So, this is not only helping us to strengthen and kind of energize the calf and lower leg muscles, but it's also working on deceleration. So, if I didn't have that control, you might see something like that. You also will see if you haven't done this very much and you try it, you might notice the little jittering that happens, totally normal. As you keep practicing, those muscles will lengthen, let me say that eccentric contraction or eccentric lengthening as you're doing your movement. So, that is the Achilles stretch if it's not comfortable to put pressure on your knee and lean against the chair.

If it is, you can certainly do the Achilles stretch. It's a fabulous exercise for that deceleration and also just to keep us with good dorsiflexion, this flexed position of the ankle. It's really an important thing that most of us don't have enough of anymore. So, you can take your feet wide and then you can start to add some interest to it, 'cause this, after a while, ah, it gets a little bit boring of just pushing up and down, but let's add the rest of the body to it. So, maybe you hold onto a ring or you have a TheraBand that you're stretching or a dowel, any prop could do or no prop at all.

And as I press, I can now increase the challenge, by bringing my arms overhead. This is really similar movement pattern to doing your leg arcs or your arm arcs when you're lying on the mat. But now I don't really have much supporting my body. So my proprioception, my awareness is challenged more. My balance is certainly challenged more, 'cause I'm just perched on my sit bones.

It's not a lot to really balance the body and you can do all types of different motions here. You could add rotation. If you are on a chair that had the elastics, you could be pressing up against something. Any of these movements are great and we really wanna keep involving the whole body as much as possible. It's just more interesting, once you've kind of gotten the basics down.

So, I'm gonna turn now to do this from the side and I'm not gonna use the box this time, so I'm just gonna place it away. And you might, if you have your spring tension quite high for the double leg press, when you go to single leg press, you might need to make it just a little bit lighter, because now you're pressing with one leg. Alternatively, if you had a couple of heavy springs on, you might just remove the dowel and that spring setting might be appropriate. So, just see how that goes. And you're gonna sit as far back as you can, without falling off.

And sometimes I don't have the handle in right now, but sometimes I will leave the handle in, as a point of reference, because I've seen people start to scoot back and I wonder, "Oh my gosh, are they gonna stop?" But you need to scoot back far enough, so that you're not overdoing your turnout. So, we want the turnout, for most people it's kind of aimed for 45 degrees. That's sufficient. So, you wanna sit at the back, sit tall. You can hold on at first.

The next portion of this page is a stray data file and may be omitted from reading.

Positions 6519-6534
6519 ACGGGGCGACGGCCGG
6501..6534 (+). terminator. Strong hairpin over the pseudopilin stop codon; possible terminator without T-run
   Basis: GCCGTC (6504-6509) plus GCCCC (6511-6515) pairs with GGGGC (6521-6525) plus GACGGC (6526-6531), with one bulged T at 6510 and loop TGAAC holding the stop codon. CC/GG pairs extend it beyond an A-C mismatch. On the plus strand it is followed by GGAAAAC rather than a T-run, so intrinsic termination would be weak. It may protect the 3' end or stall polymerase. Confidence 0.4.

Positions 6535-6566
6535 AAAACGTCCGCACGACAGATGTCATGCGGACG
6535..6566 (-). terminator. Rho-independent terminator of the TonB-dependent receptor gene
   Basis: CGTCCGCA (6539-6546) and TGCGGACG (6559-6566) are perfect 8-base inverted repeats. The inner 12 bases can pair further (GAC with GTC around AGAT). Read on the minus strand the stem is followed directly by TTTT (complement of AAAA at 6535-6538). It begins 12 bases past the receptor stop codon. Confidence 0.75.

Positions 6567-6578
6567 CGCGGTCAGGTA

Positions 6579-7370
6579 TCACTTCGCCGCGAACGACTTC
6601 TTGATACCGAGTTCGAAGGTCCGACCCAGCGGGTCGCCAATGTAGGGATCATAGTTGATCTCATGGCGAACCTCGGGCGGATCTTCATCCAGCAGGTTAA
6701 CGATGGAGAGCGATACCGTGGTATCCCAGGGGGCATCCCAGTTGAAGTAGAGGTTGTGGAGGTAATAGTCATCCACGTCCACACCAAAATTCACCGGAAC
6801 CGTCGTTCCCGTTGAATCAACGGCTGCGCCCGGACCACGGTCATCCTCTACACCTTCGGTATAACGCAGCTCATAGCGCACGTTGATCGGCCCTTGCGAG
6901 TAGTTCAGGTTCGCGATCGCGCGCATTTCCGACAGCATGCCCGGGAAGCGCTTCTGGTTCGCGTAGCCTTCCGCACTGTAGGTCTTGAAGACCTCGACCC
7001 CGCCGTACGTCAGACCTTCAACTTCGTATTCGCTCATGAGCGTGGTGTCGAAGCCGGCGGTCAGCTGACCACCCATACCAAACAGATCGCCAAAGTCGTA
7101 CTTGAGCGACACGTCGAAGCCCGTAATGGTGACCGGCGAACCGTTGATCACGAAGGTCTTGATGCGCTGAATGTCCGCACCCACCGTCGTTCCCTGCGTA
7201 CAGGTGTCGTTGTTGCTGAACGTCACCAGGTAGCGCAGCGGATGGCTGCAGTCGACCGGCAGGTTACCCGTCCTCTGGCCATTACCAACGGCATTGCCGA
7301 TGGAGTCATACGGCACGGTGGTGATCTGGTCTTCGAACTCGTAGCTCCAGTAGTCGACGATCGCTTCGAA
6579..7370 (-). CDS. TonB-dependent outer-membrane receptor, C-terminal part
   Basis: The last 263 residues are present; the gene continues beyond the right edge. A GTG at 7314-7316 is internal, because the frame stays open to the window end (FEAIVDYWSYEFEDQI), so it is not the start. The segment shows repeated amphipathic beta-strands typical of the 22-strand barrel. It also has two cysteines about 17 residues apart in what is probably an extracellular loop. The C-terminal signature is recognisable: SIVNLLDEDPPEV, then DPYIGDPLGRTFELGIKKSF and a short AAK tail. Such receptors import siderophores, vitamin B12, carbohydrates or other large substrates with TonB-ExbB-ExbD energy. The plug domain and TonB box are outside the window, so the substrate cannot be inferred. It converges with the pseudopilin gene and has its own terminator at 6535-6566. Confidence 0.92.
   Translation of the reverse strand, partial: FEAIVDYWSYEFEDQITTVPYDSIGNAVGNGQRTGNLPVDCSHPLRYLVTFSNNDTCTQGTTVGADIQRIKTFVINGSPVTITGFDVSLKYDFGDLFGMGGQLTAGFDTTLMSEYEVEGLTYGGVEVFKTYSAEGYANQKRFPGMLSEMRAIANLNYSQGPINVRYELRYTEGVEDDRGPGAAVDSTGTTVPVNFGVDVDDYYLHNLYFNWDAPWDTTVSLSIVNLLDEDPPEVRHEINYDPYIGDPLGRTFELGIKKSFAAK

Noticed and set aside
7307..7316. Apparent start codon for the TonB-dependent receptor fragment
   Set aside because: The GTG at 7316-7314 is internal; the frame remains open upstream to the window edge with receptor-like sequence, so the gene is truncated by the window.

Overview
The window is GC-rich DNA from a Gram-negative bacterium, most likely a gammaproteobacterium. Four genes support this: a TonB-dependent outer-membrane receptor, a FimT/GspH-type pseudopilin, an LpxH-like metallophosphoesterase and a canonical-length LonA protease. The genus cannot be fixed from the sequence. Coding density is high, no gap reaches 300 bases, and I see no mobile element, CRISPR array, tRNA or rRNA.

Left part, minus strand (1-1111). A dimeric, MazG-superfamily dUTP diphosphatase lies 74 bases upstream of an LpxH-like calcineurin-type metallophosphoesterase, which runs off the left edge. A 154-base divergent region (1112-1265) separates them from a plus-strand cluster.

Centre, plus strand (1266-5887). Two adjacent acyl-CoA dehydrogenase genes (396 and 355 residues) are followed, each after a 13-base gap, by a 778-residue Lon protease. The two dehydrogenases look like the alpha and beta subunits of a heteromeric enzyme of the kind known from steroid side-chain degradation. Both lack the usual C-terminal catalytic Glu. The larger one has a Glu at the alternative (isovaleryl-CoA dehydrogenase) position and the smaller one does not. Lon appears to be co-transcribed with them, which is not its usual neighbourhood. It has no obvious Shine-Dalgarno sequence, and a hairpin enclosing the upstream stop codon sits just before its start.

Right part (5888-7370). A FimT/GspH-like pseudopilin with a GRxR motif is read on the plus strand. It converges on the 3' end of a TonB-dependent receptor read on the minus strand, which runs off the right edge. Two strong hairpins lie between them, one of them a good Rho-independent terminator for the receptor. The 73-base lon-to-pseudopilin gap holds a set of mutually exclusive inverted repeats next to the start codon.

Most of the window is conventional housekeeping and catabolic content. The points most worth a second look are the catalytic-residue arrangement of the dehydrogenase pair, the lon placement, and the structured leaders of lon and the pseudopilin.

And it's kind of an asymmetrical force coming into the body. So, we don't do and maybe if you're on the bus or the subway, you get that kind of jostling feeling. But a lot of us, we don't have that feeling any longer. So, it's good to practice it. The same idea here.

If I sit way over to this side, I'm not very powerful, 'cause I'm not really over my foot. And the chair stops me from pushing my leg down. So, I wanna scoot over, closer to the pedals a little bit, still feel like you're securely on the chair and then press down and up. And the idea here is to press from the back of the thigh. Some people will over recruit.

I don't know why necessarily, but they will over recruit their hip flexor on this side, even though we're moving out of hip flexion and toward hip extension. So, just be mindful that you can feel in your own hip or if you're teaching somebody this movement, feel it in their body. That there's not a lot of tension there, pressing down and pressing up and really pay attention to the alignment of the knee and the foot. And sometimes people talk about, they'll say your knee needs to be aligned over your toes, but really your knee may pass your toes and it might not get to where your toes are. So, think of it more as your knee in the same direction that your toes are pointing.

That way again, you're not gonna have any undue torque or stress at the knee. So, I'm gonna turn around and I'm gonna slide my box over and I'll show in a pinch, there's another way you can set yourself up. So, pardon my back, but I'm gonna face away from you. And if for some reason, you didn't have a box to put your foot on, you could and I'm not sure how it shows in the film, but you could put your foot just on the wooden piece at the back where the spring's attached, just under that. And that's good if you don't have any other options, but otherwise you can find a box to put yourself on, knee and toes aligned.

I am aiming my thigh down as I go. And now I've done this for a while, I know the motion. So, I am again going to do some additional movement with my upper body. Maybe I twist both ways, I might just have my arms going up and down like I did, facing the front and I can even push down. As long as the spring has enough tension to it, I might even practice a little bit of side bending.